After having a production build of the Angular application, with ng build –prod, it can be served by a webserver. I picked express server for nodejs to accomplish this.

As I am running on a ARMv6 environment (Raspberry Pi Zero W), I needed some custom installation instructions to get node and npm installed. Luckily I found an easy installation https://github.com/sdesalas/node-pi-zero. After this it is as easy as installing express via npm:

npm install express --save

It is then as easy as running it:

node server.js

Start the browser fullscreen

As easy as running:

chromium-browser --app=http://localhost:3000 --start-fullscreen

Startup on boot

I use pm2 for this. With two executable scripts the configuration is as follows:

cd ~/RaspiDualPhotoWebpage
node server.js

sleep 30
DISPLAY=:0 chromium-browser --app=http://localhost:3000 --start-fullscreen

Installation and configuration:

Installation of pm2

Setup the two scripts in pm2

Turning the monitor on and off

With the use of the tvservice command, we can just remove the HDMI signal. The monitor will then go to sleep, waiting for the HDMI signal to come back on.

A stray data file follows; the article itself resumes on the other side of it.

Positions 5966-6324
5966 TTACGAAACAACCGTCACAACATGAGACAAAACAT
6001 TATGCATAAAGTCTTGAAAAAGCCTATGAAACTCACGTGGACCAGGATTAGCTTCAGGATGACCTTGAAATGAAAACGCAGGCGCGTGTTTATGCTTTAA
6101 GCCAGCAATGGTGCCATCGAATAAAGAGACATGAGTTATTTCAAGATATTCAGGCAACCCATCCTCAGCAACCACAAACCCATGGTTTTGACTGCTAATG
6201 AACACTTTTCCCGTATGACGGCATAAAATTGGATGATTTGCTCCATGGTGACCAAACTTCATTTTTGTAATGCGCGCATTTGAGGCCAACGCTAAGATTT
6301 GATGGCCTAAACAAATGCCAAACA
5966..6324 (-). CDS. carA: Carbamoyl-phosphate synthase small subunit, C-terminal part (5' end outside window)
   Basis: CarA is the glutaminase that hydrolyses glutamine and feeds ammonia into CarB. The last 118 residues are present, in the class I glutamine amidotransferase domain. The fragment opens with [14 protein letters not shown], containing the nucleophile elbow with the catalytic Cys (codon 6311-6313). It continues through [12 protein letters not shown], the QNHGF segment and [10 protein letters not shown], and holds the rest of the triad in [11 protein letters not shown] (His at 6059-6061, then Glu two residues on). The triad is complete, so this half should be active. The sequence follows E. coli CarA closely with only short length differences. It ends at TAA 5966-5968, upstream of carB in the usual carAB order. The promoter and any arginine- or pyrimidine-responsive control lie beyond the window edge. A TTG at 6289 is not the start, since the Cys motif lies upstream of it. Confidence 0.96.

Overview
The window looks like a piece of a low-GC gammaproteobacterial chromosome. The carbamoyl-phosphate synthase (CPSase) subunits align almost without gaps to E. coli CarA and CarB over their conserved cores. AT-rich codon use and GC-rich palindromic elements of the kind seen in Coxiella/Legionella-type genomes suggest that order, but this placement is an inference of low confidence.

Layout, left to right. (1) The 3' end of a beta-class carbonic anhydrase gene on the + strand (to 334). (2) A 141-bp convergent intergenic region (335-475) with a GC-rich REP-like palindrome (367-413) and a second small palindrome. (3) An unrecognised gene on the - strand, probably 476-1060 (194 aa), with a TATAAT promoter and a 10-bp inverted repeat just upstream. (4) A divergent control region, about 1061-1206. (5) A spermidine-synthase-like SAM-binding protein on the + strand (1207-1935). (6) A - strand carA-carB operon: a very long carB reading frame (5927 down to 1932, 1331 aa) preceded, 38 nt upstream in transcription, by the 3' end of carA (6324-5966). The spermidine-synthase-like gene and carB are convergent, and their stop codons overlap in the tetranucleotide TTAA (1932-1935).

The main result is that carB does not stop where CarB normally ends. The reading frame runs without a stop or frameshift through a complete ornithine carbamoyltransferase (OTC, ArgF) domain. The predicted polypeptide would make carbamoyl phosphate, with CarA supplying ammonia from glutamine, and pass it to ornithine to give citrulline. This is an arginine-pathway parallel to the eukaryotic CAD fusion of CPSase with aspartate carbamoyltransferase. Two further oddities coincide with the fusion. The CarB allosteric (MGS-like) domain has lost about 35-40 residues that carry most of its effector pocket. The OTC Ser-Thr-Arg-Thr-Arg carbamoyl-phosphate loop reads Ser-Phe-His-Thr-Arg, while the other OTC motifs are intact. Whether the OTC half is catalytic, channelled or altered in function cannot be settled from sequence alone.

Easy commandline HDMI tests

In the server.js file there is a part that turns the monitor on for 5 minutes.
When my home automation system makes a request to ip:port/display-on-timer, the HDMI signal will be turned on for 300 seconds and a interval will make sure that it counts down. This time can be reset to 300 seconds when the request to display-on-timer is made.

Resize images with imagemagic

I found that showing two images, both around 8+ MB, is creating a lag for the Pi Zero.
As the screen it will be displayed doesn’t need this size pictures, I went to the effort to resize them with imagemagic.

sudo apt-get install imagemagick
find . -type f -exec convert {} -resize 800 {} \;

Project costs in € questionmark

Object Price
2 x HP Compaq LA1905wg Free
1 x Raspberry Pi 3 € 39.95
1 x Raspberry Pi Zero W € 11
2 x 16 GB SD Card € 18
2 x DVI – HDMI cable € 17.90
Other materials € 15
Total € 101.85